I had one baby strapped to my chest. My oldest was grabbing handfuls of coffee cup stoppers from the Starbucks barista bar and my toddler was crying because she got a grande water and not a tall one. The judgmental glances were so strong I could feel myself panicking. If I had a quarter for every time I heard, “Oh my, you sure have your hands full” I’d be buying lattes everyday for life. It’s funny how complete strangers can make you feel so invalidated. How complete strangers could make me feel like I owe them an explanation as to why my life currently looks like a circus. Here’s the thing. I don’t owe anyone anything.
So often when I’m out with my flock of littles I feel like I owe everyone an explanation for why I have so many kids so close in age. I feel like my parenting methods have to be justified. On this particular day I felt like I needed to explain why I didn’t firmly correct my four year old for throwing all of the paper stuffing out of the Starbucks coffee basket at the checkout. As I bent over, I asked my son how it might make the man at the counter feel if he had to pick all of this paper up. I encouraged him to re-do his actions (thanks TBRI) by placing the paper gently back in the basket. I could feel the need for an explanation welling up inside of me. My side vision caught the eye-roll from the 65-year-old woman behind me in line while she whispered millennial under her breath. The need to explain welled up even stronger inside of me. I felt like I needed to explain that he was having a hard time adjusting to the newest foster baby in our home. I felt like I needed to explain that by redoing his incorrect behavior we were working on connecting and addressing his physical need for sensory input. I felt like I needed to explain that the baby strapped to my chest was screaming because she was still learning to trust me. I felt like I needed to explain that these weren’t all my kids and that’s why we didn’t all match; that I was awkwardly balancing three of them because the third one showed up yesterday.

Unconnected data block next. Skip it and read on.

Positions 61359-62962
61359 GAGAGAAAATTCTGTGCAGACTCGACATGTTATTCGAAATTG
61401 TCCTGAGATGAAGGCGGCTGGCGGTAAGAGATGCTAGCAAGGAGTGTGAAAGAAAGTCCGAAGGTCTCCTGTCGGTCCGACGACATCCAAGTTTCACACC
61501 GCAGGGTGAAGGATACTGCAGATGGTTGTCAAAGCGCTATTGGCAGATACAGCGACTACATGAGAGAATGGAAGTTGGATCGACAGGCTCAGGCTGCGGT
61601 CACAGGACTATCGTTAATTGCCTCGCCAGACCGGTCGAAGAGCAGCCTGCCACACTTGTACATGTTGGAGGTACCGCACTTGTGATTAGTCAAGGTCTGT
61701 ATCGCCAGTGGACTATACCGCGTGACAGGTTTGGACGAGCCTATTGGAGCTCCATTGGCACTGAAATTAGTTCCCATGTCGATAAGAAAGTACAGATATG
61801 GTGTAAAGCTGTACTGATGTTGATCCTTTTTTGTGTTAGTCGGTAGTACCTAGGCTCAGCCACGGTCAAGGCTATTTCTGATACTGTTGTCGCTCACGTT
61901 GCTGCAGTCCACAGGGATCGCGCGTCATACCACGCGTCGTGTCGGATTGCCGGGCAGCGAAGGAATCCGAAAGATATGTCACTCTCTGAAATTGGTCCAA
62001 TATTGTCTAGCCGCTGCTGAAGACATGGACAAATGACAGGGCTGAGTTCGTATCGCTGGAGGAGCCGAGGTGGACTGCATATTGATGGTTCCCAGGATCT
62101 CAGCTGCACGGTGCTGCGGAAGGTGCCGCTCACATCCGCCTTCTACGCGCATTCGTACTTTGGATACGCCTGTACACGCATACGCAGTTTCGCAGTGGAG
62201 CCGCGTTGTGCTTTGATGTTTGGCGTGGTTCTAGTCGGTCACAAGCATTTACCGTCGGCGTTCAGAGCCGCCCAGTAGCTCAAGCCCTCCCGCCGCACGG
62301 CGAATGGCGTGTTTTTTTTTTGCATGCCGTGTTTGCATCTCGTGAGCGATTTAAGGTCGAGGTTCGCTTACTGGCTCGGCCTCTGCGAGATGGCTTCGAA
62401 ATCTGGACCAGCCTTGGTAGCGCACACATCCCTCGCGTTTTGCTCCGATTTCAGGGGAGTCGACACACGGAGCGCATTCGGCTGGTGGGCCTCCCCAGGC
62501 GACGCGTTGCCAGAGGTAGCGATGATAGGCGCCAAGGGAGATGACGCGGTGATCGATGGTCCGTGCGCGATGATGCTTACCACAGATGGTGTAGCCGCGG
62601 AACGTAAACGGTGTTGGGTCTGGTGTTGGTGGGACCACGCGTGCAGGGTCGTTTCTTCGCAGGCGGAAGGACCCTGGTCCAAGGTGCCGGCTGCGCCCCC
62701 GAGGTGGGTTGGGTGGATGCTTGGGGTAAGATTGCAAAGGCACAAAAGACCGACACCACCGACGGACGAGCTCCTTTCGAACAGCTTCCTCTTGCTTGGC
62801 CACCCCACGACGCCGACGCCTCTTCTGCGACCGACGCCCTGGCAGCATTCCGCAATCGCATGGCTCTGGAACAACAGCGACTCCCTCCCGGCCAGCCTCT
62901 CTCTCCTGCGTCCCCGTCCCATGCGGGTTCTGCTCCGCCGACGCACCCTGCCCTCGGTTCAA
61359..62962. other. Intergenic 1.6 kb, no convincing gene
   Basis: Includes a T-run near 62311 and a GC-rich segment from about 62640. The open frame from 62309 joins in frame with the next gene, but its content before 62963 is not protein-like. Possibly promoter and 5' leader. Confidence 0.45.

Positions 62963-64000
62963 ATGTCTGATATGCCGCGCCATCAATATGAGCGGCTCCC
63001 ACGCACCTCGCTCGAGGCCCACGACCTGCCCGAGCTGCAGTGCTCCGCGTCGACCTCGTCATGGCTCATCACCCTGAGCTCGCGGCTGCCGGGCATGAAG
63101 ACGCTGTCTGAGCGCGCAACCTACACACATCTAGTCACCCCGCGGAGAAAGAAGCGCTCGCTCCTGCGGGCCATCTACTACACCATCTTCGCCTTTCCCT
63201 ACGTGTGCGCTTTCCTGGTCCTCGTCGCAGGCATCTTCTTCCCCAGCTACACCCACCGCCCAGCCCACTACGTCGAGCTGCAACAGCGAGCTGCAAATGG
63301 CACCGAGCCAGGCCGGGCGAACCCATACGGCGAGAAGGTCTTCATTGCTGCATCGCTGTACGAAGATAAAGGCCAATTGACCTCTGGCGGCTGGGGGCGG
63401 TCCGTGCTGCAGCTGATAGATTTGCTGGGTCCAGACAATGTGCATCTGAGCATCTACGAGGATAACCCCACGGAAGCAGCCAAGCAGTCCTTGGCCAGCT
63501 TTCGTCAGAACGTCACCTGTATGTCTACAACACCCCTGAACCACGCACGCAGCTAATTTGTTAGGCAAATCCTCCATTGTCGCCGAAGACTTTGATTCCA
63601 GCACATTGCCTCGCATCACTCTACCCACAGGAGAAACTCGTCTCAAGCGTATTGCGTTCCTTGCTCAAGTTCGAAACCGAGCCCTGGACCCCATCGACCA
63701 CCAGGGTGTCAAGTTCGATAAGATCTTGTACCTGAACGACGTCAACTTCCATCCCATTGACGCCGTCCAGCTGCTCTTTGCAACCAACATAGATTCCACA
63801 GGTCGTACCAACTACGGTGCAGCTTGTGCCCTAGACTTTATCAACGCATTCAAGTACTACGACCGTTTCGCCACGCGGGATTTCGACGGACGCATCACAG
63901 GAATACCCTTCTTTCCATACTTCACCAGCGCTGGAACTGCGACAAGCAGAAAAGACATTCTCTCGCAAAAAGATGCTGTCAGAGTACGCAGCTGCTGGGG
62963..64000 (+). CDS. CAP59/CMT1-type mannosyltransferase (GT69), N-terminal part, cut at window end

But you know what? I don’t owe anyone an explanation. And, I’m learning to be secure enough in my own motherhood and to smile with the crazy. I’m secure enough to let the 65-year-old woman behind me think I’m ‘just a millennial’. I’m secure enough to let the business man at the next table over think I’m just a frazzled stay-at-home mom. I’m secure enough because I’m right where Jesus has called me to be. I’m right where he wants me…in the midst of the crazy. Deep in the trenches of shoes on the wrong feet and public diaper blow outs. Sure, it’s stressful and most of the time a chaotic hot mess. But, it’s also really beautiful; and probably the greatest work I’ll ever do.
So here’s to inviting strangers to stare a little harder and ponder a little longer- you’re staring at Jesus working, restoring and healing. Here’s to being obedient to where Jesus has asked me serve- it’s hard and it is disorganized but it is so rewarding. Here’s to all that damn Starbucks stuffing paper within toddler reach- we’re learning life coping skills and healing a past of trauma. Here’s to being right where Jesus wants me to be, being secure in Jesus and secure in the unconventional motherhood He has called me to.
How beautiful they are blessed to have such a kind n warm understanding stand up for them kind of mom. God bless you n your babies. You are n inspiration. What a beautiful human.
1 Comment on Hot Mess Motherhood